Gielan doesn’t advise common adages like "think your way to happiness," "just be positive," or any sort of “Polyannaish” views of the world.
It’s not about being blindly optimistic, but rationally optimistic, she says.
“Rational optimism is defined as being able to take a realistic assessment of the present moment while maintaining a belief that our behavior matters, especially in the face of challenges.”
People can practice rational optimism and build happiness with quick, daily interventions. Gielan recommends three strategies:
- Counting gratitudes: Take two minutes to write down three new and unique things you're grateful for from the past 24 hours, Gielan suggests. Write down what you're grateful for and explain why. Keep that habit up for 21 days.
- Time travel, for a moment: Each day, think about the most positive memory from the past 24 hours and then write down every detail you can remember about it for about two minutes. You're helping your brain to relive that positive memory while potentially doubling the number of meaningful moments in your day or more clearly cementing that memory in your mind, Gielan explains.
- Activate your social network: Write a two-minute note praising or thanking someone you know and try to make it a daily habit for a period of time, ideally 21 days. Social support is one of the strongest predictors of long-term levels of happiness that we have. These notes meaningfully activate our social support network and remind our brains of all the people who've loved and cared about us over the years, Gielan says.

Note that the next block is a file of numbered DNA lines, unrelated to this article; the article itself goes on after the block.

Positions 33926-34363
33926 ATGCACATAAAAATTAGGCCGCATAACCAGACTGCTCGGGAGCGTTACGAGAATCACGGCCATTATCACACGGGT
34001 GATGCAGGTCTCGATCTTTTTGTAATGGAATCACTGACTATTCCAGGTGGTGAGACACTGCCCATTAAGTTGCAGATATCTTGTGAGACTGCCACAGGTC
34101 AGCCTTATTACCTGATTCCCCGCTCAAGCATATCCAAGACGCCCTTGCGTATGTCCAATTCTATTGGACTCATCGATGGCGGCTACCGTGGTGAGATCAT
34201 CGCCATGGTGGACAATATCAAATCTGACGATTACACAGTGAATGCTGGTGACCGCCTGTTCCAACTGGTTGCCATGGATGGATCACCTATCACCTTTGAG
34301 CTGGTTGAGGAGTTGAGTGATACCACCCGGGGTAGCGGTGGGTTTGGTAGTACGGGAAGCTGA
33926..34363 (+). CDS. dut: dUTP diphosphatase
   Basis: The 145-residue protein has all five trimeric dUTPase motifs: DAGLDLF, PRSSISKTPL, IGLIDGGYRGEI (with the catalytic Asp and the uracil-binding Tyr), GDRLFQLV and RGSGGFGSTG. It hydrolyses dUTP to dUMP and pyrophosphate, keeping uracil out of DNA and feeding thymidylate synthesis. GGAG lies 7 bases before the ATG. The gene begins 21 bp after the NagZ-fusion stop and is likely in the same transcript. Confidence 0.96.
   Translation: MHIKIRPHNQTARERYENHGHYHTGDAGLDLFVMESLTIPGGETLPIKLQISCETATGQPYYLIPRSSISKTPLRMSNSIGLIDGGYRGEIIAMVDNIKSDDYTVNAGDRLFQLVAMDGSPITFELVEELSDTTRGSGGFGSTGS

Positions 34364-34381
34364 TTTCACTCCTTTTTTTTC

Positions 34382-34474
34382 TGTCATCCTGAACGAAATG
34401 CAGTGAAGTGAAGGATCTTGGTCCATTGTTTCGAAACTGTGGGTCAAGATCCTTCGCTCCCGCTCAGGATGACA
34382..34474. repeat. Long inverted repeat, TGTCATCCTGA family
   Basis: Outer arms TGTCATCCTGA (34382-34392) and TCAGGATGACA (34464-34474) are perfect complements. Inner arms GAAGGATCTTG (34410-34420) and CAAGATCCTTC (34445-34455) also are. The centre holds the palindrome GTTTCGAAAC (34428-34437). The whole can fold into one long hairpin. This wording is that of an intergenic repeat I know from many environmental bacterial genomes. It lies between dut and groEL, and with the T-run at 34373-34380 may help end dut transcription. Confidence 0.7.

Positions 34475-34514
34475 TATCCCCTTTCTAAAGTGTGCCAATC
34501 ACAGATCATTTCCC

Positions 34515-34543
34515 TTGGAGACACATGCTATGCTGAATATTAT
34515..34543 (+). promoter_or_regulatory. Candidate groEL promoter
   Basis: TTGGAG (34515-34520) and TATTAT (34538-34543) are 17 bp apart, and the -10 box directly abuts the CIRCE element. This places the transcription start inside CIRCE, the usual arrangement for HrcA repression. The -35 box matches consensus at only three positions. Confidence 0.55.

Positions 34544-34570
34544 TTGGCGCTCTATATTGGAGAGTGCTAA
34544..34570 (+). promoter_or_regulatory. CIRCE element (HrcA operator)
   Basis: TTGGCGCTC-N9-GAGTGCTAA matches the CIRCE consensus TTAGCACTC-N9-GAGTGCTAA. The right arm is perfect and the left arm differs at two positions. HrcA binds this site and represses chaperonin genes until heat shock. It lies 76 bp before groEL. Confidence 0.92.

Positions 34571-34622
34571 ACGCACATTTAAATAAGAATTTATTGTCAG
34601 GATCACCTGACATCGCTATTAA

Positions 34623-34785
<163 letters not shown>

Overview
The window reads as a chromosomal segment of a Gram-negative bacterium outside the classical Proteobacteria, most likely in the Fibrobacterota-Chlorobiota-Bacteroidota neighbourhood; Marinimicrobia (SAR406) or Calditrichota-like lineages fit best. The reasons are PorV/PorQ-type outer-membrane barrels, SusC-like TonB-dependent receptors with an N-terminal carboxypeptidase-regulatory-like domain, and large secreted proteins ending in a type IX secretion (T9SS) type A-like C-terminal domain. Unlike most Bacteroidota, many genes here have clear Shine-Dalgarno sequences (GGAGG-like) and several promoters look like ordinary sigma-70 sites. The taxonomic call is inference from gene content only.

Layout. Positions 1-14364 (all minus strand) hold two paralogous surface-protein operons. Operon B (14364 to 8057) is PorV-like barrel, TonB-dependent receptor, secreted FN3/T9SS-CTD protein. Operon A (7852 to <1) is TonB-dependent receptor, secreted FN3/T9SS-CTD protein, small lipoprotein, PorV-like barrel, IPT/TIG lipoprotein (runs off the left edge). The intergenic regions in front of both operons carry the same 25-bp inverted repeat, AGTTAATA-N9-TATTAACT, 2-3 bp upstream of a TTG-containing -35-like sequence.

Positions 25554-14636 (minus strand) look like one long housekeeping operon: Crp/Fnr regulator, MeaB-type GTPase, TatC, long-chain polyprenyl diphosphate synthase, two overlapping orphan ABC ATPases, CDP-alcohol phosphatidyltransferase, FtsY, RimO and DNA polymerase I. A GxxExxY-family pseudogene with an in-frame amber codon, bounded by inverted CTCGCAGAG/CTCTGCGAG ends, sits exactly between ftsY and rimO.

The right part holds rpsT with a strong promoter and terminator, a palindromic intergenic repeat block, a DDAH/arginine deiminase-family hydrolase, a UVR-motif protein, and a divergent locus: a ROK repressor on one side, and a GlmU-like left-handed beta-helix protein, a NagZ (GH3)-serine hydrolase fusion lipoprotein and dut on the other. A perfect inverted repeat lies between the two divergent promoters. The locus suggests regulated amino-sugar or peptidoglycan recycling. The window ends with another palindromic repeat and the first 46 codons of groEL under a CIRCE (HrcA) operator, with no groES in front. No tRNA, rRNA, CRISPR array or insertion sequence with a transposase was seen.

- Break the tension: Before a big meeting or presentation, Gielan suggests focusing on past successes, watch a funny YouTube video, or scroll through pictures of loved ones. “The best thing you can do at the office is infuse it with bright, positive, happy moments,” she says. These easy, quick moments break tension and stress, helping you relax under pressure.
Mindsets are malleable at any age. Just two weeks of practicing gratitude lowered stress levels and helped elderly people “flourish,” or, essentially, become more optimistic.
“At any point in our lives, we can change our brain,” Gielan says. “It just takes conscious attention.”